TRG blog: Are Your Subscription Renewal Rates Too High?
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Are Your Subscription Renewal Rates Too High?

Rick Lester | March 15, 2011 11:10 AM
This is a key question that I suspect managers of performing arts organizations across North America are not asking right now as they watch the results of their subscription renewal campaigns.

They should be.

According to TRG’s analysis, the closer renewal rates get to 100%, the less healthy the organization is likely to be. We’ve seen the proof in both direct marketing and patron behavior metrics.

First, the U.S. Postal Service (USPS) estimates that changes of address occur in about 15% of households every year. TRG’s national data set suggests that arts patrons change address even more frequently – about 18% each year; or 1½% every month. Databases of arts patrons trend a bit older than the general population and carry higher levels of health-related relocation as well as mortality rates. Any organization that is renewing more than about 85% of their current subscriber base is bumping up against the theoretical maximum for an addressable pool of patrons.

The second problem with really high renewal rates stems from the differences in subscriber types. There are only two kinds that matter. The bigger pool consists of long timers, some of whom have been season ticket holders for decades. The smaller group is newbies, those who subscribed for the first time last year. From a behavioral point of view, these two groups could not be more different.

Long-time subscribers are very hard to lose. Poor pricing or artistic choices and inconsiderate communication can make them angry and vocal beyond measure. It’s unusual, however, for a disgruntled long-time subscriber to express unhappiness by failing to renew a treasured subscription series and seat location. It takes a lengthy string of consistent missteps to chase away long-time subscribers. Why do faithful subscribers disappear? They die. They move away or become chronically ill. They lose their jobs. It typically requires a significant change in life circumstance before they willingly give up their subscription seat.

What about first-year subscribers? Although relocation and life changes impact this group too, their renewal is more dependent on their first season experience. Any organization’s failure to assimilate new subscribers into the “family” results in huge attrition numbers every year - two of every three first-time subscribers.

The varying behavior and attrition dynamics of these two very different subscriber types have a big impact on traditional overall renwal rates. That's why every time I hear a manager crow about their renewal rates hitting 85%, I don’t join in their rejoicing. We’ve seen this situation consistently enough to know that any organization with renewal rates that high is failing to acquire new subscribers in substantial enough numbers to sustain audience growth.

An 85% (or higher) renewal rate often masks seriously low numbers of new subscribers. There just aren’t enough new subscribers to replace the ones lost every year through natural attrition. And, without sufficient numbers of new subscribers, loyal audiences do not grow.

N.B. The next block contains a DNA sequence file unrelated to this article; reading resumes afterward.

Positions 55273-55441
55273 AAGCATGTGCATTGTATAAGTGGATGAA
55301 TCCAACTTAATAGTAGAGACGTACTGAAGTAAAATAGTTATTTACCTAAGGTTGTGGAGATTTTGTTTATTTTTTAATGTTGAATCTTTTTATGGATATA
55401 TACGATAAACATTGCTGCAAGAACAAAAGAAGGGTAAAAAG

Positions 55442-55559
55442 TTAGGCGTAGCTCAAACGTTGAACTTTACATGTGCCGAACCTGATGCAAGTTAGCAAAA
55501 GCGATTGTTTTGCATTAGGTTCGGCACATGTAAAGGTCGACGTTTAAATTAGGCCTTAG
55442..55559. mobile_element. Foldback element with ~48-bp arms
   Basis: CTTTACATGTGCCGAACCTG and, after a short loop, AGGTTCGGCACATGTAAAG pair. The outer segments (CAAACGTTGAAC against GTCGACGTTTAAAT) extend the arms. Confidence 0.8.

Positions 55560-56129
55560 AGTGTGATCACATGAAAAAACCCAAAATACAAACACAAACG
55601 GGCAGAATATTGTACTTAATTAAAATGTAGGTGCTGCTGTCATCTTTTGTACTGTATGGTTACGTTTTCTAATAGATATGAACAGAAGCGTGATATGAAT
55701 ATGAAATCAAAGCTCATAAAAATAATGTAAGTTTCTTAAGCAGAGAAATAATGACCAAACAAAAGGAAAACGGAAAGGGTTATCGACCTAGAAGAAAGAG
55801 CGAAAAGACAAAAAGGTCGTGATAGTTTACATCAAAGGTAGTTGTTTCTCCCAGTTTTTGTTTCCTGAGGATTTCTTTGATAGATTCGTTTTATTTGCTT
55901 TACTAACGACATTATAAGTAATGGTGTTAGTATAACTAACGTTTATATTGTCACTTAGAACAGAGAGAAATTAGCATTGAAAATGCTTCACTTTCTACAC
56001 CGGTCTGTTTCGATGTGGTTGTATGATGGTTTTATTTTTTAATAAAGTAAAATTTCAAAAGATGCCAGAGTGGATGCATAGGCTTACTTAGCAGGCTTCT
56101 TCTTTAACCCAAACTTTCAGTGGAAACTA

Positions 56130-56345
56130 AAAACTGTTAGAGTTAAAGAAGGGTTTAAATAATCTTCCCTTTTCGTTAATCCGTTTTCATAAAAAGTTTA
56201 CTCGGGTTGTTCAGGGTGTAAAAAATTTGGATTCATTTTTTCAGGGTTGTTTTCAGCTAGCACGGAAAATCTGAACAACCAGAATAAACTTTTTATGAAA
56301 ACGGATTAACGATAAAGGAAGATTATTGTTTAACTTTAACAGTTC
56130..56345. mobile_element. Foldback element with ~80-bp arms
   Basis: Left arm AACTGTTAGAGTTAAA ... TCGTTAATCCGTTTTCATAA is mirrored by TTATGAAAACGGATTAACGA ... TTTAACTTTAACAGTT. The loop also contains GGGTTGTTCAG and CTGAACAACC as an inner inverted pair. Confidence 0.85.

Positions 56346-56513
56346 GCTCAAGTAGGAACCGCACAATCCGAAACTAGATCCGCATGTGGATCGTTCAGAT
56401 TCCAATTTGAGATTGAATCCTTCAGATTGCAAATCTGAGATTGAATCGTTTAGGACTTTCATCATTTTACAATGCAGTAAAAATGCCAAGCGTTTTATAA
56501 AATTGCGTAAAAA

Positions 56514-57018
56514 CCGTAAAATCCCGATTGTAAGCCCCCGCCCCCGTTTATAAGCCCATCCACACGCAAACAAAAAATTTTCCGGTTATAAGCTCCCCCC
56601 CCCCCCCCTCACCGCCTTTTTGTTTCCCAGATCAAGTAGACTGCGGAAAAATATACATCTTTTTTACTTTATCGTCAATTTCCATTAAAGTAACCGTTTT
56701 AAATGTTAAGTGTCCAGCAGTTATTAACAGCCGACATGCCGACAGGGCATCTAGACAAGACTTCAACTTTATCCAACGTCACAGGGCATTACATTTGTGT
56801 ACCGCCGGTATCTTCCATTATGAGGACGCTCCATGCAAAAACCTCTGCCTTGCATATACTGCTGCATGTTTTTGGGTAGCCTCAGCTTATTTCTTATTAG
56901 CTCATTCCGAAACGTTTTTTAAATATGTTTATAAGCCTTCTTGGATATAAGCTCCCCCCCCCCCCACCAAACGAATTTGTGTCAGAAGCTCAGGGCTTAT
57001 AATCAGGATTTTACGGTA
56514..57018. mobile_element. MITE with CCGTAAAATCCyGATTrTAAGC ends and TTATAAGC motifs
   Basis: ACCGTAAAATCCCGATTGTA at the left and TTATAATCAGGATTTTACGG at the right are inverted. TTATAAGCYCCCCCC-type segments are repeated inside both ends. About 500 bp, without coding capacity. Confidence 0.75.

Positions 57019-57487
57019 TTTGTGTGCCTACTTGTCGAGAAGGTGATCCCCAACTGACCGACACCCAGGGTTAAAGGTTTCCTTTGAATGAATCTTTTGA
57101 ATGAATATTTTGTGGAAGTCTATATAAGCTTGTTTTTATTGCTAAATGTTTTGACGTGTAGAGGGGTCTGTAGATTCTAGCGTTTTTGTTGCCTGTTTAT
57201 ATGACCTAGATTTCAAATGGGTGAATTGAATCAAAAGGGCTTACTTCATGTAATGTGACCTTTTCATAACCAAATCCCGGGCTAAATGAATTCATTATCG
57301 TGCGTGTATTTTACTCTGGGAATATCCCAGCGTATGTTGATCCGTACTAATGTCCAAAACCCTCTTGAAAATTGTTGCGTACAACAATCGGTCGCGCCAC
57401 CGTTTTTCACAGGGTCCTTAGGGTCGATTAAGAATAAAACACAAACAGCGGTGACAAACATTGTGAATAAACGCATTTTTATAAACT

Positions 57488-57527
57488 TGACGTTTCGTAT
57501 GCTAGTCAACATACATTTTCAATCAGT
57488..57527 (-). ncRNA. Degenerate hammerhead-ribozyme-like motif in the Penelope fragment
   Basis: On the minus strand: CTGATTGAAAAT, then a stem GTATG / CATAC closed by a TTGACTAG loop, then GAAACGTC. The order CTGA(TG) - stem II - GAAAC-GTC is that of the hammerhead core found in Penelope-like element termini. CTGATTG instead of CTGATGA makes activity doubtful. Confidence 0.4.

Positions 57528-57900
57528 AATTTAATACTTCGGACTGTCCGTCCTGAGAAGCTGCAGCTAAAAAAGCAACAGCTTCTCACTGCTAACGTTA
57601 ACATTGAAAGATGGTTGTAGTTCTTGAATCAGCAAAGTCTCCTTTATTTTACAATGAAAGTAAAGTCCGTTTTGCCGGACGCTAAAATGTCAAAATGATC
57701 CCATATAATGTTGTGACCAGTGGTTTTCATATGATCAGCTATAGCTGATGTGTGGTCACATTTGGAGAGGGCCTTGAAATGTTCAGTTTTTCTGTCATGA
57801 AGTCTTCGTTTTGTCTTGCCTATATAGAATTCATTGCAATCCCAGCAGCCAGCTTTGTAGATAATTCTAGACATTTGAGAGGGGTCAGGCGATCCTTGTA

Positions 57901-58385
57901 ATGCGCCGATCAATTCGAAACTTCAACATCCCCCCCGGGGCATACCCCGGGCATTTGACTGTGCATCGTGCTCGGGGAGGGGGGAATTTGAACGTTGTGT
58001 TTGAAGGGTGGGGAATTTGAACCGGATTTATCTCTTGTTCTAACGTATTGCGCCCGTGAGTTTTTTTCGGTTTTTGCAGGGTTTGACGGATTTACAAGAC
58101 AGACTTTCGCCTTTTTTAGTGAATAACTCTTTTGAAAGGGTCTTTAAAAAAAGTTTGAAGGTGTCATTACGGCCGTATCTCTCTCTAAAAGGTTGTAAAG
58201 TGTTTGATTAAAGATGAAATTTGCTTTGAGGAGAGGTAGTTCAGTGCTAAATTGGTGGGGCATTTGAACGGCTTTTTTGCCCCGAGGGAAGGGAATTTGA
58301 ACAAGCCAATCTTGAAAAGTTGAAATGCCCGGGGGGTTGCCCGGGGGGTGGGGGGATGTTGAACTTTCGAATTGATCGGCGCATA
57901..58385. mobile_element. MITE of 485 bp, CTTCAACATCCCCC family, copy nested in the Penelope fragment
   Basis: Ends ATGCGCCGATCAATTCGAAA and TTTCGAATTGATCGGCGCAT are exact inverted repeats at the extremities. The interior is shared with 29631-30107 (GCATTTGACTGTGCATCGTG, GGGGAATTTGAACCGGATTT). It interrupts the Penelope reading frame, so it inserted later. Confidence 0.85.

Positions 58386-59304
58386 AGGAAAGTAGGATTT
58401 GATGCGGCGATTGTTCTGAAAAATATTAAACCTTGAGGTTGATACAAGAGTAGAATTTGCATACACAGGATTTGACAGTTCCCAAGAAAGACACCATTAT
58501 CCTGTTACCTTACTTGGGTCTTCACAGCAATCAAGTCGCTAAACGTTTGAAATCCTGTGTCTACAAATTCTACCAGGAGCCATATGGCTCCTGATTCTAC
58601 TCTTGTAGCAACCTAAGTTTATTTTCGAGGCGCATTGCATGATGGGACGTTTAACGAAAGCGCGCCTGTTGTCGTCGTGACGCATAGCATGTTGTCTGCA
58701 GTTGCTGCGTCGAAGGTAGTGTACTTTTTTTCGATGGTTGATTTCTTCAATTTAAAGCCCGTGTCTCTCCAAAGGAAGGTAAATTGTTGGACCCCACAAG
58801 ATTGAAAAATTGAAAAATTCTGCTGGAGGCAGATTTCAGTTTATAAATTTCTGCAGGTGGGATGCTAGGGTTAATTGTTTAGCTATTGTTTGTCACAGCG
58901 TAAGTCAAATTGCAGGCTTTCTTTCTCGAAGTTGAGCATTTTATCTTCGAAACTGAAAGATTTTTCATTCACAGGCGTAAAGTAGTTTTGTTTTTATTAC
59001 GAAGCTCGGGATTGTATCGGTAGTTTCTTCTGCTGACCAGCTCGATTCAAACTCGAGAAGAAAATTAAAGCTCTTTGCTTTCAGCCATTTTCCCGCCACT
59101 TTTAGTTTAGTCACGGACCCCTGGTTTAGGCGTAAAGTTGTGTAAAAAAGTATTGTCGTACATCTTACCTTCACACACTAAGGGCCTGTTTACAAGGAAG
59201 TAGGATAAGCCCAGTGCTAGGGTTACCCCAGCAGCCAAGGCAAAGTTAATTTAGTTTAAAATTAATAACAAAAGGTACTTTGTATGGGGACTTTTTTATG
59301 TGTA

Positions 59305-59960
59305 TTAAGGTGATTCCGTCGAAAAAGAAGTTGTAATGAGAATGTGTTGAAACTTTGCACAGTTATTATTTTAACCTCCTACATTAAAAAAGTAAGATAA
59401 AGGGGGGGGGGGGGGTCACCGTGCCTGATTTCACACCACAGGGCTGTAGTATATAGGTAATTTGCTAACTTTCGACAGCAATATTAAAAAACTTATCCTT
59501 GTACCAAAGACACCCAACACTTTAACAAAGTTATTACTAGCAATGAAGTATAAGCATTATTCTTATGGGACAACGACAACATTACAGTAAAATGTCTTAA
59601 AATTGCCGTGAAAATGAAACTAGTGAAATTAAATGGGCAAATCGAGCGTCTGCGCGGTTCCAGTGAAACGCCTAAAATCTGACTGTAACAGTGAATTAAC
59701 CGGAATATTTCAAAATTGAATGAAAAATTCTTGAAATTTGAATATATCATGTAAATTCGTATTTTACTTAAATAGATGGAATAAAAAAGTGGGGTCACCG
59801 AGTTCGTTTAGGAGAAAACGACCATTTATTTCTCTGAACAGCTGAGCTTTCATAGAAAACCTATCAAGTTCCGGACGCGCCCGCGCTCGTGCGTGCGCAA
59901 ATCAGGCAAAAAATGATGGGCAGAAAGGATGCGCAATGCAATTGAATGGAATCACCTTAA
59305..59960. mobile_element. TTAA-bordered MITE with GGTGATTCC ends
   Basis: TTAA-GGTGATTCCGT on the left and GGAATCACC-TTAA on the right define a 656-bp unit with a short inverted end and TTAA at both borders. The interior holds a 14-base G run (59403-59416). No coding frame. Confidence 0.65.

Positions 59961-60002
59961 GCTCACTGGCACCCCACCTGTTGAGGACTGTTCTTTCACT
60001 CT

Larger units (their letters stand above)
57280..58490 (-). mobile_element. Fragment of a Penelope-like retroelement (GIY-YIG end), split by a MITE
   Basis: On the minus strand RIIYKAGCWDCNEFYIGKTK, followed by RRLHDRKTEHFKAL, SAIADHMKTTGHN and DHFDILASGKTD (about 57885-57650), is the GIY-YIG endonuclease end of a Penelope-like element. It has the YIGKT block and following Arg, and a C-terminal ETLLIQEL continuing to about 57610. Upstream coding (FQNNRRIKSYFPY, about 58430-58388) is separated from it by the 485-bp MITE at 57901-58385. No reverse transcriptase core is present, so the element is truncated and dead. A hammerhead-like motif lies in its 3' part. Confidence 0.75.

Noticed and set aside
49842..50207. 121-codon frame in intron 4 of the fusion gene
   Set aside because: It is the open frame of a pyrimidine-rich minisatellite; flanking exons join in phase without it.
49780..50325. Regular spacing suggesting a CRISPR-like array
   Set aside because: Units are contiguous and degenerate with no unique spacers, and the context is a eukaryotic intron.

The traditional renewal rate calculation is a poor yardstick for measuring organizational health. The key variable that helps diagnose institutional health and predict subscription renewal rates is the prior year success in finding new subscribers. Our diagnostics focus on each season's ratio of renewing and brand new subscribers. TRG study has shown that subscriber numbers grow year-to-year when the proportion of new subscribers in the mix is in the neighborhood of 30%. Rapidly growing organizations may see a mix of new subscribers nearer 40%.

New subscribers fuel growth, even though lower overall renewal rates result. There are situational variations, of course, but typically we observe that healthy companies have overall subscription renewal rates in the 70-75% range when they are growing their subscriber base.

Savvy managers – and board members -- focus on each season’s proportion of new and renewing subscribers. Using the right tool (and the right yardstick for measuring success) keeps everyone in the organization focused on the most important goals – growing the total subscriber base each year – year after year.

Add your comment to let us know what is your subscription renewal campaign telling you.
Thanks to those who commented already. Very helpful!


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Annual operating budget up 32% in 5 seasons

Lyric Theatre of Oklahoma 
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After a poor year for earned revenue in 2012, Lyric Theatre of Oklahoma (LTO) had rebounded and was experiencing a growth spurt. In 2013, Director of Marketing Danyel Siler had turned her attention to single tickets.

Her hard work had paid off, but season tickets were still a challenge. “Season tickets were steadily declining,” she said. “The season ticket campaign had been done the same way for years, maybe even decades. And we blamed the fall on the trend that subs were declining everywhere. Our executive director, artistic director, and I all knew something needed to change, but we didn’t know what.”

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